Normal pancreatic appearances of 68Ga-DOTA

Author(s): Dr Guglielmo La Torre, Dr Simon Hughes

Hospital: University Hospitals Birmingham NHS Foundation Trust

Reference: RAD Magazine, 47, 553, 19-20


Neuroendocrine tumours (NET) arise from the malignant growth of neuroendocrine cells, a system of paracrine cells distributed throughout the body. Most NETs arise from the gastrointestinal tract, most commonly in the small bowel and the lungs. About half of NETs occur in the small bowel and about one quarter in the lungs. Other forms of NETs are widespread and less common; the pancreatic NETs (PNET) account for about one-tenth of the prevalence of total NETs.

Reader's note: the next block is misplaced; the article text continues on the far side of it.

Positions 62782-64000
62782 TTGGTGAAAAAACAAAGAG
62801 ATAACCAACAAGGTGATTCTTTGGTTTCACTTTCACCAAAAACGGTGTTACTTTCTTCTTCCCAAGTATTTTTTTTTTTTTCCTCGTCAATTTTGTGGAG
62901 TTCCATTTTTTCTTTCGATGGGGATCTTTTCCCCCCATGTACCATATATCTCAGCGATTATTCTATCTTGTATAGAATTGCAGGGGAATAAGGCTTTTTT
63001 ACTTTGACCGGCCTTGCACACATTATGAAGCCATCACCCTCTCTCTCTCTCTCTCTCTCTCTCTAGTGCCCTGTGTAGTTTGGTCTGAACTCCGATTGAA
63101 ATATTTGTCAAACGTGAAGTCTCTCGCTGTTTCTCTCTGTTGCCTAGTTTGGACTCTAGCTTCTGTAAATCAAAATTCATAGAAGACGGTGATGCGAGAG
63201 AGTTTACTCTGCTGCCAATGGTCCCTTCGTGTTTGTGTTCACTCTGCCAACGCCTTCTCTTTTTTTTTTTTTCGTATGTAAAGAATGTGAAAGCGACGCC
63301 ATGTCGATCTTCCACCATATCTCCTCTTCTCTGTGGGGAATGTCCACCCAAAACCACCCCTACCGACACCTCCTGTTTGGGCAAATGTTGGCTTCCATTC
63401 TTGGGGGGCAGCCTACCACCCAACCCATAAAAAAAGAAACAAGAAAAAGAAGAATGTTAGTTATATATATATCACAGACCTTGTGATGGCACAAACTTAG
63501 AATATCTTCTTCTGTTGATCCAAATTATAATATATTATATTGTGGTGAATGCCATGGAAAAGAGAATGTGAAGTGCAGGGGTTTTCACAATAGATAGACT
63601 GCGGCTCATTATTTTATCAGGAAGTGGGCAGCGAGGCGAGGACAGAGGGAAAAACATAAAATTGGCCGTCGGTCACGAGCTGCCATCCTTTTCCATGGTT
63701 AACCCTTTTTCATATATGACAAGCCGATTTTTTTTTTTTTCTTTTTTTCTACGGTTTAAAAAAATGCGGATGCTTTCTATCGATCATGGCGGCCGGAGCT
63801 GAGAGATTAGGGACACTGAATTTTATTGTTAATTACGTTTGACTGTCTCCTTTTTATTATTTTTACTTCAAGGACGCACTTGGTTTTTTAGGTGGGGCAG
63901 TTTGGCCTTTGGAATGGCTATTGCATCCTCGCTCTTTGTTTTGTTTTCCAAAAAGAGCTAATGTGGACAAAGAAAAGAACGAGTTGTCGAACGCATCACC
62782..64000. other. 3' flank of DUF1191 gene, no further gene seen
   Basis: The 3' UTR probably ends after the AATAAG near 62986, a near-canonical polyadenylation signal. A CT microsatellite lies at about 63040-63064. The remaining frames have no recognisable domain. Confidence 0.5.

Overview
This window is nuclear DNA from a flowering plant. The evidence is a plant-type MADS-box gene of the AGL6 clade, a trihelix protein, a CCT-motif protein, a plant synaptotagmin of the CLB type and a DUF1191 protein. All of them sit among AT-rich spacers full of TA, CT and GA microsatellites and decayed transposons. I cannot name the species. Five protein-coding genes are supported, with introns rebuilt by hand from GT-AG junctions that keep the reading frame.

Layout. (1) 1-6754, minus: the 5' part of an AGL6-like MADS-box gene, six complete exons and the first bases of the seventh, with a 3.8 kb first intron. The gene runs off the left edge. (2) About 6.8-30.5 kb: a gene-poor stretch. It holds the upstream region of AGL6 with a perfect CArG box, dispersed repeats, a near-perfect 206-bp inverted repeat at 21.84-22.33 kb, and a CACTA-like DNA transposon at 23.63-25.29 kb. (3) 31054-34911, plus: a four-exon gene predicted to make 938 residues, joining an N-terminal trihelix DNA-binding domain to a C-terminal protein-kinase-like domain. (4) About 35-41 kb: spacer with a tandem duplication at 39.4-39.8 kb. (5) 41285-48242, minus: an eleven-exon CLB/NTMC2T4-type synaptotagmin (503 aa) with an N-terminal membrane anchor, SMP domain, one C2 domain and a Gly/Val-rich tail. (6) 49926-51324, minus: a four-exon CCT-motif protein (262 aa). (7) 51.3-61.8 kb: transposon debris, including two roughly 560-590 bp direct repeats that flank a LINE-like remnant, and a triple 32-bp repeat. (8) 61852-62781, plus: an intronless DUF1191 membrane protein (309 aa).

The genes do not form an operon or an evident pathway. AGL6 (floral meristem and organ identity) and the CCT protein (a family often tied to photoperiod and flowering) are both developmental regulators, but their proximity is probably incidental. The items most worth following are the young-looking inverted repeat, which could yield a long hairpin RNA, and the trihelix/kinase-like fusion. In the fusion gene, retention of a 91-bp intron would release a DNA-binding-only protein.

Neuroendocrine cells and NETs produce paracrine and vasoactive compounds and proteins through degranulation and this can give rise to syndromic presentations due to the secretion of these active compounds. This causes much of the morbidity associated with these tumours, including changes in GI tract function, fibrosis both peritumoural and cardiac, vascular changes including generalised flushing and many other less common symptoms.

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